Plans continue to move forward for the Bellevue Corridor – roughly 2.4 square miles of mostly vacant land to be developed to accommodate the living and shopping needs of UC Merced students, staff and faculty.
The Merced City Council combed over the plans during a study session Tuesday on the Bellevue Community Plan. The council made suggestions on the wording in the plan, attempting to develop clarity for future councils and developers.
The land, which is near the campus, sits north of city limits and is expected to have space for residential, retail and industrial growth.
Bill King, the city’s principal planner, said the plan is meant to remain flexible and it offers no strict guidelines. “Having some preplanning in regards to infrastructure would be helpful,” he said.
City staff has changed the plan’s wording after meeting with the community and stakeholders, he said. The city staff has removed all the references to the urban “village” style of development – circular development with commercial buildings toward the center.
Instead, the new theme is “Bellevue Urban Design” – an open design that calls for streets without walls, barriers or fences in front of buildings. The idea is to make the streets into large thoroughfares for cars, while remaining accessible to walkers and cyclists.
Mayor Stan Thurston said city staff has more work to do to ensure the environmental impact report for the area is consistent with the plan. That document still has references to the village design. “I’m just suggesting that it’s softened so it’s consistent,” he said.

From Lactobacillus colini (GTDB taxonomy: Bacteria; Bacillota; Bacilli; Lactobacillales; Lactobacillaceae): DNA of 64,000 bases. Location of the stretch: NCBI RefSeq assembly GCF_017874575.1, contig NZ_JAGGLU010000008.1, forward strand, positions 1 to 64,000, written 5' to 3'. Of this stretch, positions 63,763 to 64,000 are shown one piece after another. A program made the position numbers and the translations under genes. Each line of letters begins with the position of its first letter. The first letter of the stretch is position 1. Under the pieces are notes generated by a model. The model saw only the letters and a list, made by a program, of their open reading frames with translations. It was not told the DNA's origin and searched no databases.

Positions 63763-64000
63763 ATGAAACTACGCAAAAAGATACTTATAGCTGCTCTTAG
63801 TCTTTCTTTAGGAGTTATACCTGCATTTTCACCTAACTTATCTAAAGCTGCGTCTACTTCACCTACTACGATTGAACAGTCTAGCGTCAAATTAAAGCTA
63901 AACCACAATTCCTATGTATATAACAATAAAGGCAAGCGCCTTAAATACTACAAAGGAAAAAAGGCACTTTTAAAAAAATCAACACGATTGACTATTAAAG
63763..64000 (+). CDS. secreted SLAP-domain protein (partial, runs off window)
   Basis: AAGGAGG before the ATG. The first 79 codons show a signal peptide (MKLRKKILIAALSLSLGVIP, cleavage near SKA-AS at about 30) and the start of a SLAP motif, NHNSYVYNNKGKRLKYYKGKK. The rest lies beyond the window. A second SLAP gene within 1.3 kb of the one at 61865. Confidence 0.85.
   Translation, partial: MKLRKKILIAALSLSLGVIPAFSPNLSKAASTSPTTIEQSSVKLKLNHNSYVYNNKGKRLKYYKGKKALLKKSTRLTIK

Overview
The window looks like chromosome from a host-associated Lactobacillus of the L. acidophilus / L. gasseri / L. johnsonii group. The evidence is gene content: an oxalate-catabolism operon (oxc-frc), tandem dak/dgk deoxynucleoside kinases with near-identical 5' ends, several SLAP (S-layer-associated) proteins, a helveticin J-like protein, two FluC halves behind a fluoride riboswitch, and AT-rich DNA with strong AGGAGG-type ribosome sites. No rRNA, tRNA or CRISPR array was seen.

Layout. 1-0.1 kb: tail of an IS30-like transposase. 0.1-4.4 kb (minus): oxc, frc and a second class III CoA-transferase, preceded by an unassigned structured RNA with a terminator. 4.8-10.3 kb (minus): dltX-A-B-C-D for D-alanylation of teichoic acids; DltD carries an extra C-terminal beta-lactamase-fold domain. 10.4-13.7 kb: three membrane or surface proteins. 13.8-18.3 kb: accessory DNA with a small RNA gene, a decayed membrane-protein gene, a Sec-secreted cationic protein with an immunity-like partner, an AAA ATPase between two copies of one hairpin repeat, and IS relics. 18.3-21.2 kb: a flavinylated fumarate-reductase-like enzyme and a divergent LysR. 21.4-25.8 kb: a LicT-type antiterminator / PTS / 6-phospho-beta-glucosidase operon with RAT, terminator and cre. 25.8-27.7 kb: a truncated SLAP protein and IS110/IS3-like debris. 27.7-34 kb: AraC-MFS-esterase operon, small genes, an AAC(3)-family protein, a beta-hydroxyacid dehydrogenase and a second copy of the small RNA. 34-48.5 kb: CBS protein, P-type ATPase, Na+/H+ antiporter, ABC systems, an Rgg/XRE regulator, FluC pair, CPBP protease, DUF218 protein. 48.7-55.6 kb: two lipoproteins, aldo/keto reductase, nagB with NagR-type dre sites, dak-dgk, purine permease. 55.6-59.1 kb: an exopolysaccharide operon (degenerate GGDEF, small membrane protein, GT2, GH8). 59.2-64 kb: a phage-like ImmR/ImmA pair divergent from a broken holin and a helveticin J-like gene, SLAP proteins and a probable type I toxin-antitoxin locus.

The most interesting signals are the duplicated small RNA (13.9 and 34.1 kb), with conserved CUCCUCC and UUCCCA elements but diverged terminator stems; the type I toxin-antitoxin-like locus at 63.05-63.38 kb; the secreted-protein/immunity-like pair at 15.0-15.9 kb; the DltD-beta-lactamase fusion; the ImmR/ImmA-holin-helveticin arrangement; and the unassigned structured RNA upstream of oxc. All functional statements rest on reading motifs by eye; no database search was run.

Future councils and city employees could confuse what the plan’s intent was, he said, if the wording is inconsistent.
The Bellevue Community is generally defined by the area within G Street and Lake Road, Farmland Avenue and Cardella Road, next door to UC Merced.
The university has a goal to reach an enrollment of 10,000 students by 2020. Area leaders expect that many students and their parents will look for housing in the area. Leaders say persuading graduates to stick around Merced could lead to the development of new firms, and eventually a rise in the number of jobs and average income.
The committee that oversaw the Bellevue Community Plan’s development had a number of goals in mind, according to the document. For example, the committee wanted the Bellevue area to be connected to other parts of town, offer research and development parks and support downtown Merced.
Councilman Mike Murphy said he was looking forward to the plan but was left wondering how to strike a balance between the new development and downtown.
The city will have to make good decisions to avoid splitting up the city, he said. “How do we make sure we remain one strong community?” he asked.
The council is tentatively scheduled to decide whether to approve the plan in April.
Sun-Star staff writer Thaddeus Miller can be reached at (209) 385-2453 or firstname.lastname@example.org.